(Bloomberg) Oil steadied near $74 a barrel in New York while the International Energy Agency warned that deadlock in OPEC+ may cause global markets to “tighten significantly.”The Paris-based IEA said that crude traders are braced for a “deepening supply deficit” as the dispute between the United Arab Emirates and Saudi Arabia prevents OPEC+ from boosting supplies. Both countries have locked in stable crude output for next month even as demand rebounds.
“It’s a market that, unless they put more oil in, is very, very tight,” said Ed Morse, head of commodities research at Citigroup Inc.
See also: OPEC+ Will Miss Out on Highest Demand Month of 2021: Citigroup
Oil has rallied more than 50% this year as as the vaccine roll-out accelerates the demand recovery. Chinese refiners are stepping up imports, and futures curves show a premium for near-term deliveries — known as backwardation — that’s associated with tight supplies.
West Texas Intermediate for August traded at $74.37 a barrel on the New York Mercantile Exchange at 12:56 p.m. in London.
Brent for September settlement added 0.5% to $75.54 on the ICE Futures Europe exchange after losing 0.5% on Monday.
The prompt backwardation for Brent was 77 cents a barrel in backwardation, compared with 95 cents a week earlier.
Nonetheless, the demand rebound is imperiled by the swift spread of the virus’ delta variant, which is forcing restrictions on work and mobility as it spreads through a largely unvaccinated Southeast Asia.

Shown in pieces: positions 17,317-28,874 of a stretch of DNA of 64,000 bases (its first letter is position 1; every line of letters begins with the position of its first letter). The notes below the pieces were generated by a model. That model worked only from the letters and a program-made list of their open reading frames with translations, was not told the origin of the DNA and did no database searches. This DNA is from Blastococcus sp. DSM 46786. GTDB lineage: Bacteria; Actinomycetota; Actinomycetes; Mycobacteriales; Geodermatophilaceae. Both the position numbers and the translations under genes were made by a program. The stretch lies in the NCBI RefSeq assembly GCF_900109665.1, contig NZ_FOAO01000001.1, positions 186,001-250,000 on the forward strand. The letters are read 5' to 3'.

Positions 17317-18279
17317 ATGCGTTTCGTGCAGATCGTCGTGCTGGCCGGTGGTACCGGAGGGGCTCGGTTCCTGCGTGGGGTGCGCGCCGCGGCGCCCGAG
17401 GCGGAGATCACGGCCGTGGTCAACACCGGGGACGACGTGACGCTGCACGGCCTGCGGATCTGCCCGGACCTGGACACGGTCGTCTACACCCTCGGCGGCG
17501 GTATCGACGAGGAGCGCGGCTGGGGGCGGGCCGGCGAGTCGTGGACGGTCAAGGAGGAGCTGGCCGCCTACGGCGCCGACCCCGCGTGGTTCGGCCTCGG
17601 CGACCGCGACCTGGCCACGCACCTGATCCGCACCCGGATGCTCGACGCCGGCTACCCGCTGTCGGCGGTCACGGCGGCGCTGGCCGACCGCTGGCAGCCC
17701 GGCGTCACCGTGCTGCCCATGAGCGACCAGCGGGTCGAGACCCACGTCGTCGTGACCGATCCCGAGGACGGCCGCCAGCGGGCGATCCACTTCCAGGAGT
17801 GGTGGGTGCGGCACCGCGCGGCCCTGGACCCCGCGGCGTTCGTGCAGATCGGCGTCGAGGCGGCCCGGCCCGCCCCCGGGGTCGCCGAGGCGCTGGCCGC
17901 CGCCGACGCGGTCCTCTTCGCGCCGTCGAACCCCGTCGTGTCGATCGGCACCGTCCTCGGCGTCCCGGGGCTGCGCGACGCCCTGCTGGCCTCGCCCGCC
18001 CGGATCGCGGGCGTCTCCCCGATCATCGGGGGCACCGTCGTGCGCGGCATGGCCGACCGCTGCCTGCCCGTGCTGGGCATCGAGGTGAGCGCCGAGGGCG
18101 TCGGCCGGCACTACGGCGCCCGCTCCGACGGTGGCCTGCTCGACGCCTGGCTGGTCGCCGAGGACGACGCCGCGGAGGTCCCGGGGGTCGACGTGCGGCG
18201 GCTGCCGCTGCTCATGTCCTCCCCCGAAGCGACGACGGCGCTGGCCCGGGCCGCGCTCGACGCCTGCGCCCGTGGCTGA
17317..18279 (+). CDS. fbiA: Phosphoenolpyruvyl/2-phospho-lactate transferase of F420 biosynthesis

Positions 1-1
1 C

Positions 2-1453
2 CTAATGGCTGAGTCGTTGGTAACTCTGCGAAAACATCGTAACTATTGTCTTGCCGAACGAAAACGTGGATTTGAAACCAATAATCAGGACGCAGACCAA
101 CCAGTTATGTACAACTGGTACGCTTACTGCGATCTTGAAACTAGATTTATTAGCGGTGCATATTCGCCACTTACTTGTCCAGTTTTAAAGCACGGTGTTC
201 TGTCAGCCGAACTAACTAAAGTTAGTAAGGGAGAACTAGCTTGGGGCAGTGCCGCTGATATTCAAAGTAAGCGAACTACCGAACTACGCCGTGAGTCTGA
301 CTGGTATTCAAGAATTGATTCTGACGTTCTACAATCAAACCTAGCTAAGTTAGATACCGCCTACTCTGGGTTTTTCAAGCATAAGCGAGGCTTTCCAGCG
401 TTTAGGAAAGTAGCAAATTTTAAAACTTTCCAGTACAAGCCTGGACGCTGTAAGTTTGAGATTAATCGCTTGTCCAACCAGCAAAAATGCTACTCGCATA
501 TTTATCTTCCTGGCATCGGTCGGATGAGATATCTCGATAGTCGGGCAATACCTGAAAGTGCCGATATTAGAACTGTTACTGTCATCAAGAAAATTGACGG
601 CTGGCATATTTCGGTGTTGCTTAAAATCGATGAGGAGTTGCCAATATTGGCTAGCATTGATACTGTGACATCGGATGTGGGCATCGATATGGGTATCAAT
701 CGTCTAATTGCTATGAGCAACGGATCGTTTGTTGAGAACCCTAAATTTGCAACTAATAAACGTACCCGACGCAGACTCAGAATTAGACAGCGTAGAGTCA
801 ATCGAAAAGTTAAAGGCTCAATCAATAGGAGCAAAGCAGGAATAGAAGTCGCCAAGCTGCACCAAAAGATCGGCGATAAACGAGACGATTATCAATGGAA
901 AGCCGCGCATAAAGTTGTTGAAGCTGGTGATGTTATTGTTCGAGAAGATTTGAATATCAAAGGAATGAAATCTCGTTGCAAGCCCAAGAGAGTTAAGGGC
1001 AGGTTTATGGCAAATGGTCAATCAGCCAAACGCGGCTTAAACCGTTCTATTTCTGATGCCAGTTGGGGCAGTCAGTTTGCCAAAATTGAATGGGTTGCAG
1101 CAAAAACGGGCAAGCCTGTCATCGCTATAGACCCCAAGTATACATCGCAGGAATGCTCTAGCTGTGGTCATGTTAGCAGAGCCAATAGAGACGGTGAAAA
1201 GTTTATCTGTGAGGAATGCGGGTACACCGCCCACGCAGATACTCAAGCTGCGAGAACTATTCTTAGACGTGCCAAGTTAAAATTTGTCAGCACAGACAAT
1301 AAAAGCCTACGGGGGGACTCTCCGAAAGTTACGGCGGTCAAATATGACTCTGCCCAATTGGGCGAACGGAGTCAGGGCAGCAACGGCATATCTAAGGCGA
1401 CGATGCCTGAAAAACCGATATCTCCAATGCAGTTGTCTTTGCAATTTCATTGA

Indonesia, Southeast Asia’s biggest economy, is being wracked by a particularly brutal wave of Covid-19, with movement curbed in the industrial heartland of Java and the tourist enclave of Bali. Malaysia is still in the midst of a nationwide lockdown, while Thailand has just stepped up restrictions. Cases in the U.S. have also soared, recording the biggest weekly jump since April 2020.
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The Biden administration is preparing to release a blueprint for limiting sales of U.S. drilling rights that falls short of the outright ban sought by some environmentalists.
Food for thought for anyone hoping that the fight against climate change will all but end fossil fuel burning by the middle of this century: an oil tanker company is making the opposite calculation.
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